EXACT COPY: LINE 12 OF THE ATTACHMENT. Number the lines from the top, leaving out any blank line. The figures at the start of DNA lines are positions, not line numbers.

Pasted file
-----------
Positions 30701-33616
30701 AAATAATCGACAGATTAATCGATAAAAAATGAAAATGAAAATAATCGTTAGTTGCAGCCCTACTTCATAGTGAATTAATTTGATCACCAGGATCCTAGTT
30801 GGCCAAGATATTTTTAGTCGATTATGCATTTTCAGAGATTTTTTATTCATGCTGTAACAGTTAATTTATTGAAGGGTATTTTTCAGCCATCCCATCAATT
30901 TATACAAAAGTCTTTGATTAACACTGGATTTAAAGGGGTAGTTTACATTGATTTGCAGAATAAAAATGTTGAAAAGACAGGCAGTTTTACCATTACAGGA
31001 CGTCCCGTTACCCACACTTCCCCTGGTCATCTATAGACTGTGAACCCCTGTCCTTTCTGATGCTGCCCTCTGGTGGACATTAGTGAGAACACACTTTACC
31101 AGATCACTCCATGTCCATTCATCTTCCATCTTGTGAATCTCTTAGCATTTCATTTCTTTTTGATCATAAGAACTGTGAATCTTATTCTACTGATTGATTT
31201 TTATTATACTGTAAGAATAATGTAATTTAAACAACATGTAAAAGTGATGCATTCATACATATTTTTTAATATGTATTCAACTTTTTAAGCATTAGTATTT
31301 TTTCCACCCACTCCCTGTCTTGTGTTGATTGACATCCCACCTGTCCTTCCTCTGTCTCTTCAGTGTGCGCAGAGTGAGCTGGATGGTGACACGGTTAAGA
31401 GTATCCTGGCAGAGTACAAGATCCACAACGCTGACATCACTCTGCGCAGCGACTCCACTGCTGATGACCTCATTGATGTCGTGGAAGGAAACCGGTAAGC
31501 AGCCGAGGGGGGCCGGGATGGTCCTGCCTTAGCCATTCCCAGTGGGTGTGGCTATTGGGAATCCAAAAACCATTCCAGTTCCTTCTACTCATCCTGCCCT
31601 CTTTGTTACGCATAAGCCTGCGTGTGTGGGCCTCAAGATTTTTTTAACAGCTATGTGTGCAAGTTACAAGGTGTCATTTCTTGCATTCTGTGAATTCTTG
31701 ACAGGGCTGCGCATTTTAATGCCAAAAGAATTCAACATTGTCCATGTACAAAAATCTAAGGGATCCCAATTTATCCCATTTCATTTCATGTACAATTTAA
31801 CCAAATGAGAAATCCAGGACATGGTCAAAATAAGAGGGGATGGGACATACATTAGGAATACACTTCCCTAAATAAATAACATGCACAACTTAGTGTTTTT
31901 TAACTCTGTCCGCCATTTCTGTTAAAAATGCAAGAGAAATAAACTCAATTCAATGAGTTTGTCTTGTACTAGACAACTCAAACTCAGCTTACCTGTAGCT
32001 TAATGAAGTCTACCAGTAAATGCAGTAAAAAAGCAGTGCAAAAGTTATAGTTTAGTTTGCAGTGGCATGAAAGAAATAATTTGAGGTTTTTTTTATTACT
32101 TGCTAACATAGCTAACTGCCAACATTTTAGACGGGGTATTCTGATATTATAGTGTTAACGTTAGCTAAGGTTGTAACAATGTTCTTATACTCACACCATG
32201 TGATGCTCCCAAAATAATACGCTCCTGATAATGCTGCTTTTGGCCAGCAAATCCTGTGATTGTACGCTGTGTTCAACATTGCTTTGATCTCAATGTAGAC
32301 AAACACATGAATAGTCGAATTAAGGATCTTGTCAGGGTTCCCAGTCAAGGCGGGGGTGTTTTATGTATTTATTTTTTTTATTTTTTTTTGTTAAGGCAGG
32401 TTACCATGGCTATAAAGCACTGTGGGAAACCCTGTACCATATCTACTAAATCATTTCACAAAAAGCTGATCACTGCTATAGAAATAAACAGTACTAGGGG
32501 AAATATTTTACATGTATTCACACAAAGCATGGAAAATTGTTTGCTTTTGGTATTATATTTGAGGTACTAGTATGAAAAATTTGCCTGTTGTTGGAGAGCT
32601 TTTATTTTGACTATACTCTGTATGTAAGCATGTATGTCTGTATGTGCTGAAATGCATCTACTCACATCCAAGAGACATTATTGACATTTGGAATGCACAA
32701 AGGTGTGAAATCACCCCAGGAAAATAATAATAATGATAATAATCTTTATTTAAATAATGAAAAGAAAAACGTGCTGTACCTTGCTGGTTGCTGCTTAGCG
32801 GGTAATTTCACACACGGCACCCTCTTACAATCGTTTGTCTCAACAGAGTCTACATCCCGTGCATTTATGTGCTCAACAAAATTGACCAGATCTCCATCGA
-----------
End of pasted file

31701 ACAGGGCTGCGCATTTTAATGCCAAAAGAATTCAACATTGTCCATGTACAAAAATCTAAGGGATCCCAATTTATCCCATTTCATTTCATGTACAATTTAA